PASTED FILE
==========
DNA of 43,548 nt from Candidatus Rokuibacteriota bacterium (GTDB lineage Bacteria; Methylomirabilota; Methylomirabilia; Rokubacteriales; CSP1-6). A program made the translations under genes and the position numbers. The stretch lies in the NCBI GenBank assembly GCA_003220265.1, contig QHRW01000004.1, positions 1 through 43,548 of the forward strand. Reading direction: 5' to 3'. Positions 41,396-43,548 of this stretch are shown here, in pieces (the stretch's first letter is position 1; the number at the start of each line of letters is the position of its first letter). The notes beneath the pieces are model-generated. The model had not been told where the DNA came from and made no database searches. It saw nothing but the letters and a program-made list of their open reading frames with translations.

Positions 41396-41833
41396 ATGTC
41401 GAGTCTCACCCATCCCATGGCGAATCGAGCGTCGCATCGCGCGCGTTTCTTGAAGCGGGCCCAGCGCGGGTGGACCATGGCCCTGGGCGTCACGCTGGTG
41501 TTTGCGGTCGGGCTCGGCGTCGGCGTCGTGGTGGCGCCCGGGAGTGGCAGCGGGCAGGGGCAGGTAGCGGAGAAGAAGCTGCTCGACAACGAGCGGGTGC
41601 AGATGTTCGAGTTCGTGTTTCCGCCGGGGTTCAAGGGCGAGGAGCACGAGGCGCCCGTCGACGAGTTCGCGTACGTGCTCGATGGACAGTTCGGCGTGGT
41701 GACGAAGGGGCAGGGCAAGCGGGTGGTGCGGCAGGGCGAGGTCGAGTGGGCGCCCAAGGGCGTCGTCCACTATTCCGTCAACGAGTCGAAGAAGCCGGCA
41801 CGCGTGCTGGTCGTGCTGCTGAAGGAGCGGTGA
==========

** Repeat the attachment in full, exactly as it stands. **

DNA of 43,548 nt from Candidatus Rokuibacteriota bacterium (GTDB lineage Bacteria; Methylomirabilota; Methylomirabilia; Rokubacteriales; CSP1-6). A program made the translations under genes and the position numbers. The stretch lies in the NCBI GenBank assembly GCA_003220265.1, contig QHRW01000004.1, positions 1 through 43,548 of the forward strand. Reading direction: 5' to 3'. Positions 41,396-43,548 of this stretch are shown here, in pieces (the stretch's first letter is position 1; the number at the start of each line of letters is the position of its first letter). The notes beneath the pieces are model-generated. The model had not been told where the DNA came from and made no database searches. It saw nothing but the letters and a program-made list of their open reading frames with translations.

Positions 41396-41833
41396 ATGTC
41401 GAGTCTCACCCATCCCATGGCGAATCGAGCGTCGCATCGCGCGCGTTTCTTGAAGCGGGCCCAGCGCGGGTGGACCATGGCCCTGGGCGTCACGCTGGTG
41501 TTTGCGGTCGGGCTCGGCGTCGGCGTCGTGGTGGCGCCCGGGAGTGGCAGCGGGCAGGGGCAGGTAGCGGAGAAGAAGCTGCTCGACAACGAGCGGGTGC
41601 AGATGTTCGAGTTCGTGTTTCCGCCGGGGTTCAAGGGCGAGGAGCACGAGGCGCCCGTCGACGAGTTCGCGTACGTGCTCGATGGACAGTTCGGCGTGGT
41701 GACGAAGGGGCAGGGCAAGCGGGTGGTGCGGCAGGGCGAGGTCGAGTGGGCGCCCAAGGGCGTCGTCCACTATTCCGTCAACGAGTCGAAGAAGCCGGCA
41801 CGCGTGCTGGTCGTGCTGCTGAAGGAGCGGTGA